by Tracy Dietlin
After a long successful career as the front-man for the rock band Staind, Aaron Lewis decided to go country. I’m not talking about just doing a country duet during a guest appearance on an awards show. I mean hunkering down and establishing himself as a true country artist. Lewis has given his country career the same passion and dedication he gave rock. And it has paid off. In 2011, he released his debut solo EP ‘Town Line,’ which entered the Billboard Country Albums chart at #1 and produced the ACM-nominated, gold-selling single “Country Boy.” He also earned two nominations in the “Vocal Event of the Year” category as artist and co-producer of the single along with his guest artists, George Jones and Charlie Daniels. The video has already been viewed over 15 million times on YouTube and also garnered him his first two CMT Music Award nominations last year. Lewis is set to release his full-length CD, ‘The Road,’ later this summer and the first single, “Endless Summer,” is already heating up country radio stations. Lewis was kind enough to take time to sit down with me right before his Stagecoach performance.
CV Weekly: What made you decide to go from rock to country?
Aaron Lewis: Country was the first music I listened to growing up in Vermont. I’ve really always been country. It was just from the exposure from spending so much time with my Grandfather and he was a huge country music fan. It was the old guard. It was George Jones, Willie Nelson, Hank Jr., Merle Haggard and Johnny Cash.
CVW: Where do you live now?
AL: I live in a town of 1200 people in Massachusetts. John Hancock used to live in my town. It was a town before the Declaration of Independence was even signed.
CVW: What was it like recoding with George Jones and Charlie Daniels?
AL: I wasn’t lucky enough to be there when George did his part in Nashville but I was there with Charlie and we had a real good time. Charlie and I see eye to eye on a lot of things. (Smiling)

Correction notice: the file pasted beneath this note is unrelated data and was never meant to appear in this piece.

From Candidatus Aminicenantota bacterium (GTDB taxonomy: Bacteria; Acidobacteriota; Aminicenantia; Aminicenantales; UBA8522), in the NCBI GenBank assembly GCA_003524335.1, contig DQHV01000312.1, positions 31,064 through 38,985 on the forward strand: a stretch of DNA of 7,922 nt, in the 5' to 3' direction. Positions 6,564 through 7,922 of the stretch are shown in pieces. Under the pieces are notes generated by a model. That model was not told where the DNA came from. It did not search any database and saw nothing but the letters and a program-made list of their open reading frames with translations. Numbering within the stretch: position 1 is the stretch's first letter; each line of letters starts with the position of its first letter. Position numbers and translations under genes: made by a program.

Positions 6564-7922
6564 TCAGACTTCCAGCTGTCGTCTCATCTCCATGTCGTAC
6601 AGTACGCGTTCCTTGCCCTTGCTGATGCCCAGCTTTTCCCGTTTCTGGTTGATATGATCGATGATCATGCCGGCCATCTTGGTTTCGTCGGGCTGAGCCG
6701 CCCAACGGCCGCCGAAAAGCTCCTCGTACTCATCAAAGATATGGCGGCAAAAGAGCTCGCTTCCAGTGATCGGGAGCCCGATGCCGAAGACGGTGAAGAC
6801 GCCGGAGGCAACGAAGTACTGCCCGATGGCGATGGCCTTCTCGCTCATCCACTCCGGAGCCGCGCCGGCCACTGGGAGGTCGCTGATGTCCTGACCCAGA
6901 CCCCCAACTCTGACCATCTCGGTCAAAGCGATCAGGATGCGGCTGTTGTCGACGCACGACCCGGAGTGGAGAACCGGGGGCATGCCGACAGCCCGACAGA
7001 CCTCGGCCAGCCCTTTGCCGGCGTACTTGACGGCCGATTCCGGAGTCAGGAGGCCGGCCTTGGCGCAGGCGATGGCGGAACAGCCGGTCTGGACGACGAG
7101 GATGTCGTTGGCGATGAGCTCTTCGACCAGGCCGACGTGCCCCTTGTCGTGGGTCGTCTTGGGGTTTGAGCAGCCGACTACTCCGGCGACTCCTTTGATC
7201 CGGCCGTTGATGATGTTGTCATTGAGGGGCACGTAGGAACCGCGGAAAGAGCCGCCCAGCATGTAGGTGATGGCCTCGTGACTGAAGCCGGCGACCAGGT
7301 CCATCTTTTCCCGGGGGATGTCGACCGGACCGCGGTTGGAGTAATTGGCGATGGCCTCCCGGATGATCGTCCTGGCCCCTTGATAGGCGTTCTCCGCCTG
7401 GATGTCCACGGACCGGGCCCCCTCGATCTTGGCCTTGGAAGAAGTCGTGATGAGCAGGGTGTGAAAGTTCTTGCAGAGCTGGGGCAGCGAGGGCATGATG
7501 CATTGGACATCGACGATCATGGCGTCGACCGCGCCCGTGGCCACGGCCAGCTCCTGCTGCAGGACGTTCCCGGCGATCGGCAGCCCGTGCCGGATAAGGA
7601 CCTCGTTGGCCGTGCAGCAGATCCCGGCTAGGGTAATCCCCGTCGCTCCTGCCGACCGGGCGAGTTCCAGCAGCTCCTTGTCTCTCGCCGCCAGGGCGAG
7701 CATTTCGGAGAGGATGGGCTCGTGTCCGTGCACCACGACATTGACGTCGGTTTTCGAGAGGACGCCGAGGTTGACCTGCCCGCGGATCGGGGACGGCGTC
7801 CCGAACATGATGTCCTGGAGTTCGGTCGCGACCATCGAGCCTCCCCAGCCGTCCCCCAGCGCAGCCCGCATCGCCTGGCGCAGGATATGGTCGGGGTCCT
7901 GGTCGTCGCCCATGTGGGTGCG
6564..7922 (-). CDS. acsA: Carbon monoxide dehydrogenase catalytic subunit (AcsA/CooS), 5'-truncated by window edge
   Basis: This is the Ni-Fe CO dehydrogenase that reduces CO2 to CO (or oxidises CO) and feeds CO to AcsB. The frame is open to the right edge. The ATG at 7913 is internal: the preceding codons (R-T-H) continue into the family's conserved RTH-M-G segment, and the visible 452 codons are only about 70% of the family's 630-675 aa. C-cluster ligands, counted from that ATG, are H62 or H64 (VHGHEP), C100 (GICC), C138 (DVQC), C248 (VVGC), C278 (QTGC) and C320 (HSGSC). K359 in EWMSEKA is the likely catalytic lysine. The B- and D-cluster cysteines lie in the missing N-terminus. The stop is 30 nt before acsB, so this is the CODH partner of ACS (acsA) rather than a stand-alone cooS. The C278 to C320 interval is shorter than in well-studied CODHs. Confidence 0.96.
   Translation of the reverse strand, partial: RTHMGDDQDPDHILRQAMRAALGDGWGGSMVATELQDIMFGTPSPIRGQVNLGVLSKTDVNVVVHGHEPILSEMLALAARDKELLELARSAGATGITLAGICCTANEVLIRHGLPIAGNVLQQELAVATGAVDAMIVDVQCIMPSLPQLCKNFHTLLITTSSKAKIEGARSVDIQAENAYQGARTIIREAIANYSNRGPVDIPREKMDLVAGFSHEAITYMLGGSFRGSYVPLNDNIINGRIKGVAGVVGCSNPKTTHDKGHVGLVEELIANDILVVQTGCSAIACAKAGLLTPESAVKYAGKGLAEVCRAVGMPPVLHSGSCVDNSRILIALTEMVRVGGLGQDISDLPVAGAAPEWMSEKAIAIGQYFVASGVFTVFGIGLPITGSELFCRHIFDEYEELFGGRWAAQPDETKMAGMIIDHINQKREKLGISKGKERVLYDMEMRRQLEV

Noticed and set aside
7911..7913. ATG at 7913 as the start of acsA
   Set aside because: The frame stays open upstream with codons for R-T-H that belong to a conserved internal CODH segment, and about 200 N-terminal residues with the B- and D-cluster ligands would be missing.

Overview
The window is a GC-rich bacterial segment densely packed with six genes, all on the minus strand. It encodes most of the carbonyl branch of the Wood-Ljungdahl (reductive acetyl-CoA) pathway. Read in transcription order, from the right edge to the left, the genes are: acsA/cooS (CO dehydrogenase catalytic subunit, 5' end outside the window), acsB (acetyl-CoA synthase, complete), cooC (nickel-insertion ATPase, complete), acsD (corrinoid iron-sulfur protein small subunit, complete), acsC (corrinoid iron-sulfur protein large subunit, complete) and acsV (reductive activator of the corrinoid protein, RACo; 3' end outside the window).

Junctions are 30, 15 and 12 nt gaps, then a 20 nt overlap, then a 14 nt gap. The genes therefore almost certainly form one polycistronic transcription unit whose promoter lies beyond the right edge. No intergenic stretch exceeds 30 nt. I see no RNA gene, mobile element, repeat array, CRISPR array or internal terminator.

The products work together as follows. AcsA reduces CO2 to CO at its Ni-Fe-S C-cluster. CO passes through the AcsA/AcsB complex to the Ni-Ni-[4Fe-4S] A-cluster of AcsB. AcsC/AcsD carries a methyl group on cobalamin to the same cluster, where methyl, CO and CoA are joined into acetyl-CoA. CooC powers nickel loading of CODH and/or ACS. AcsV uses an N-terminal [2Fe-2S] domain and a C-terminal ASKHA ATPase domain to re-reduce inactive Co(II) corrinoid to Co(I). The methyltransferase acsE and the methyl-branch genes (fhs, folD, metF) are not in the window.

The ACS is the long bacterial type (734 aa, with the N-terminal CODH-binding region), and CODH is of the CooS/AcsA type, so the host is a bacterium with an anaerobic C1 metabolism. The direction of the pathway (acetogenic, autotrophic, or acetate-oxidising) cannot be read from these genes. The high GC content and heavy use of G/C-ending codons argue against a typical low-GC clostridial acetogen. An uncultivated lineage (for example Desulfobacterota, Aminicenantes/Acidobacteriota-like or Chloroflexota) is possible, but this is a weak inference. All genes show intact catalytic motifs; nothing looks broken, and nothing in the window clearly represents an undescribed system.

CVW: What’s the difference from touring with your rock band and as a solo country artist?
AL: Just the setting really. It’s still just as difficult. But it’s still living the dream that so many of us share.
I truly believe that good songs are just good songs and regardless of the genre jumping I felt like I had put together a really good collection of songs but just in a different style. I’ve always been very aware of not allowing myself to be pigeon-holed and I just felt like that at 40 years old that’s where I was feeling it. As a person I’m pretty country as far as where I live and who I am but life’s twists and turns took me in a rock direction for many years and like I said I’m 40 now and I’m feeling country. I’m not really feeling like the angry young man that I was during all of the rock stuff.
CVW: Sometimes I think we want our stars/idols to stay the same. What has been the reaction to you going country. Are your rock fans embracing it?
AL: That’s the toughest part is living up to the expectations that are put upon you. Living up to who it is that the fans actually think that you are. The country fans are new fans and the rock are die-hard fans. But I’ve heard a lot of my fans say that they would never have listened to country before and now they are expanding their country horizons after hearing my record and saying ‘wow this isn’t as twangy and abrasive as I thought it was going to be.’
CVW: I got chills the first time I listened to “Country Boy,” it’s such a personal song. And “Endless Summer” is upbeat. Can you talk a bit about them?